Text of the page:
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Album Review: Irrational Anthems by Audible Joes

Irish punks Audible Joes release their sophomore album, Irrational Anthems, o 14th July. The band has developed a reputation in the Cork, Ireland music scene for their energetic and interactive performances. They’ve been direct support for many larger acts such as The Damned, Old Firm Casuals, Runnin’ Riot, Blood or Whiskey and Vic Godard (Subway Sect). After releasing their debut album Medicine For Modern Living in 2015, the band returned to their practice space and honed in on the sound for Irrational Anthems.

A riotous and gritty run through of pure punk is the order of the day here. There’s nothing fancy, nothing pretentious, just unbridled punk. There’s the feel of dirty unpolished punk emanating from every juncture, with it its flaws are also its strengths.

The main flaw of Irrational Anthems is the production. It sounds like its recorded in a bedroom. While the album could have benefited from drum engineering and better mixing the rawness makes it that little more punk and adds a visceral energy. Perhaps better production would have led to some better direction, ‘Until I Die’ is a nice acoustic punk track but nothing more than you’d expect from a 14 year olds bedroom project. ‘Snakes’ proceeds it with 4 minutes of overblown and directionless middling punk, 2 minutes less and a little refinement would be perfect.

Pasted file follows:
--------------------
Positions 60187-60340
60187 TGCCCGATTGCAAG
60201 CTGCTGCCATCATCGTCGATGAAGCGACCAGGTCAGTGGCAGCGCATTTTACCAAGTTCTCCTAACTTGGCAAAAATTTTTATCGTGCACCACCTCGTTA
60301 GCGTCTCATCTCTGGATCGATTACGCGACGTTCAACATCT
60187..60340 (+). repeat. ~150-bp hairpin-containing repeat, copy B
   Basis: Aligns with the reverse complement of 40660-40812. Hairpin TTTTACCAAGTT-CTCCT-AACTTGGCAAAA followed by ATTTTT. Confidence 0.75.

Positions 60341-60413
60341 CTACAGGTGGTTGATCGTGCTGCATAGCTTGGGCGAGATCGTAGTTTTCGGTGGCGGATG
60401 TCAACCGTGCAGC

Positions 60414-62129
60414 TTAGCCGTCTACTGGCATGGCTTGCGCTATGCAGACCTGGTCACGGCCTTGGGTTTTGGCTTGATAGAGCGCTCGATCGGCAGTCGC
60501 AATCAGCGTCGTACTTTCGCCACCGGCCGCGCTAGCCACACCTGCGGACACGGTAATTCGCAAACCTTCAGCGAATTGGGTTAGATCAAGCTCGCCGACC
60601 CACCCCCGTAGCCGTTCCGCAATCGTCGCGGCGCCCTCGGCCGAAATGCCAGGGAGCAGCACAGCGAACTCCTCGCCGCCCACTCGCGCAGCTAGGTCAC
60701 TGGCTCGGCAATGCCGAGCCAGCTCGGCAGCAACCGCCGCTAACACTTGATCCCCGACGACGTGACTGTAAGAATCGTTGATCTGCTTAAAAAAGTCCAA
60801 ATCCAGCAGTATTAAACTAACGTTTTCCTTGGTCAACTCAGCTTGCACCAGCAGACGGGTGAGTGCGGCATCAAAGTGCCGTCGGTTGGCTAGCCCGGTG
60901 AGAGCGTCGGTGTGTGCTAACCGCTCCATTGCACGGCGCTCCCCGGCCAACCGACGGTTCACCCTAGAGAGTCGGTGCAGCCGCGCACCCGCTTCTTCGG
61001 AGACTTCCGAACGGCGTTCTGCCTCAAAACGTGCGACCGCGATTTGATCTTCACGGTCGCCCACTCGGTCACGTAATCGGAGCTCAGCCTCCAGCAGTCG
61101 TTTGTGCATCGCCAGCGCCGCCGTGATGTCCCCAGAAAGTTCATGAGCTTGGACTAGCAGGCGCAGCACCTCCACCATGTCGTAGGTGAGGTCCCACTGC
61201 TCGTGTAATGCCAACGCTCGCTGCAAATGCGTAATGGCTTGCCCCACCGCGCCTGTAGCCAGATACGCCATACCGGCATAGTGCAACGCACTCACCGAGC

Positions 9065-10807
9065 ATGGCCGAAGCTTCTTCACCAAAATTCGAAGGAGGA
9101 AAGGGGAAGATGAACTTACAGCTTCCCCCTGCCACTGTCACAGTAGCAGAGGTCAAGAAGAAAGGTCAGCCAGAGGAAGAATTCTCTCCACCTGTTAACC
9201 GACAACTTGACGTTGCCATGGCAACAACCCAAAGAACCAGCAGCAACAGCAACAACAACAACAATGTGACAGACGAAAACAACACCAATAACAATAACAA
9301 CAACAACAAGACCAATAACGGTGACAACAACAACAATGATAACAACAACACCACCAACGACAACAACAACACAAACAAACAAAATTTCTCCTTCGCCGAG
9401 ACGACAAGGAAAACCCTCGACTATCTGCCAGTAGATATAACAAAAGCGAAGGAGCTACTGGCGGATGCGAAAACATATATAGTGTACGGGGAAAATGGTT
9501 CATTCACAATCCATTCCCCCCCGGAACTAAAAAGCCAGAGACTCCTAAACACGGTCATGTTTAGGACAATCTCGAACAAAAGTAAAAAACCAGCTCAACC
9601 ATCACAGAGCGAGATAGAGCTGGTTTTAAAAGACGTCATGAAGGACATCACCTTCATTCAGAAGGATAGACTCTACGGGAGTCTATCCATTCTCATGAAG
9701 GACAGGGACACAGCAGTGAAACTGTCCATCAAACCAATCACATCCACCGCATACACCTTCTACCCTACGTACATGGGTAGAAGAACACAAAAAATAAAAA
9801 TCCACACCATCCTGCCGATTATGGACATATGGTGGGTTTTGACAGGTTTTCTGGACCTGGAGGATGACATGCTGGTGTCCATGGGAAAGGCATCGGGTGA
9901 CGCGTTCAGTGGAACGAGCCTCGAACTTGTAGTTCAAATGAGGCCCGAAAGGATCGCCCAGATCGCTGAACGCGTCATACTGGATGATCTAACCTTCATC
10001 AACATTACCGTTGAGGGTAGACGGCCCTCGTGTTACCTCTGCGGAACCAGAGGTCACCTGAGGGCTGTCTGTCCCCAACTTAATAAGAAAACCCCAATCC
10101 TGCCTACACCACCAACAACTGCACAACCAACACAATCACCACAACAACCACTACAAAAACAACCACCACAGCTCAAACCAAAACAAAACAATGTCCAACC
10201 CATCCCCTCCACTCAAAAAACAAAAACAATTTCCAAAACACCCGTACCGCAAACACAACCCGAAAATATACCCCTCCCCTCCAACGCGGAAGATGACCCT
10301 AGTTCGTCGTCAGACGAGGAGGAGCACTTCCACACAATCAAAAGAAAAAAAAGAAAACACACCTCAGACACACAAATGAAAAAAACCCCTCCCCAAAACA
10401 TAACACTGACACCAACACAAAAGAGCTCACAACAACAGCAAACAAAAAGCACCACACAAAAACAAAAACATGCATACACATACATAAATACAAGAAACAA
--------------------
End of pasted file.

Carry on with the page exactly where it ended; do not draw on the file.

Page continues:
Those blips don’t take the shine off what is otherwise an endearing and enjoyable album. ‘Born Again Cynic’ and ‘I Wanna Be Affected’ are excellent tracks that get the blood bubbling before lead single ‘Speaker Submission’ shows Audible Joes at their strongest. It’s a track inspired by a particularly scary case of sleep paralysis frontman Michael Stone experienced. “The episode involved being strapped into a chair with a loud set of speakers pumping an endless wave of white noise at me,” says Stone. “After regaining control from the episode, I realized that I can’t take what I do for granted. The white noise was deafening and it threatened everything that I love in life and work towards. Sound is all I have. The song itself is inspired by taking solace and comfort in the music that drives and you and keeps you moving forward.”

‘Consumerism’ is another highpoint from a band you feel punk integrity is at the forefront. Whether it be the production, defiant and aggressive lyrics or the artwork, it has punk DIY all over it. There’s something genuinely exciting about Audible Joes, just persevere with Irrational Anthems.

AD Rating 6/10

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